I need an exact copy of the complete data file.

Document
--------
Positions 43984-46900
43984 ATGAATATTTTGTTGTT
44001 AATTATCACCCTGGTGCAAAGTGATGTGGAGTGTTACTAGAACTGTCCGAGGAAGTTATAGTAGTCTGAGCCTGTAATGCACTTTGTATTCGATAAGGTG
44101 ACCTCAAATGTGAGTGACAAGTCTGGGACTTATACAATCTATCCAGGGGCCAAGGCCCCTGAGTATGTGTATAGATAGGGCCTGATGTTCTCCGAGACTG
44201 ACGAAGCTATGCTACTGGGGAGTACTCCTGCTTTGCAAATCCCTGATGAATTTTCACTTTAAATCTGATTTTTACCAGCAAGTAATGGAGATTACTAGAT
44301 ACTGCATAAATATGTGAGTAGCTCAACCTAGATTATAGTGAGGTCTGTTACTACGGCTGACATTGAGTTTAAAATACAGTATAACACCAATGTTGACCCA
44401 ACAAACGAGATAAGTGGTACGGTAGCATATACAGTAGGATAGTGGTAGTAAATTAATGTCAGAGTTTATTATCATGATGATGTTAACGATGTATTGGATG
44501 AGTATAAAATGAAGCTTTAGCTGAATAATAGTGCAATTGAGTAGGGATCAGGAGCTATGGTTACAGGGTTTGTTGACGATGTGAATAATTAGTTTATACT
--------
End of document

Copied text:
Positions 43984-46900
43984 ATGAATATTTTGTTGTT
44001 AATTATCACCCTGGTGCAAAGTGATGTGGAGTGTTACTAGAACTGTCCGAGGAAGTTATAGTAGTCTGAGCCTGTAATGCACTTTGTATTCGATAAGGTG
44101 ACCTCAAATGTGAGTGACAAGTCTGGGACTTATACAATCTATCCAGGGGCCAAGGCCCCTGAGTATGTGTATAGATAGGGCCTGATGTTCTCCGAGACTG
44201 ACGAAGCTATGCTACTGGGGAGTACTCCTGCTTTGCAAATCCCTGATGAATTTTCACTTTAAATCTGATTTTTACCAGCAAGTAATGGAGATTACTAGAT
44301 ACTGCATAAATATGTGAGTAGCTCAACCTAGATTATAGTGAGGTCTGTTACTACGGCTGACATTGAGTTTAAAATACAGTATAACACCAATGTTGACCCA
44401 ACAAACGAGATAAGTGGTACGGTAGCATATACAGTAGGATAGTGGTAGTAAATTAATGTCAGAGTTTATTATCATGATGATGTTAACGATGTATTGGATG
44501 AGTATAAAATGAAGCTTTAGCTGAATAATAGTGCAATTGAGTAGGGATCAGGAGCTATGGTTACAGGGTTTGTTGACGATGTGAATAATTAGTTTATACT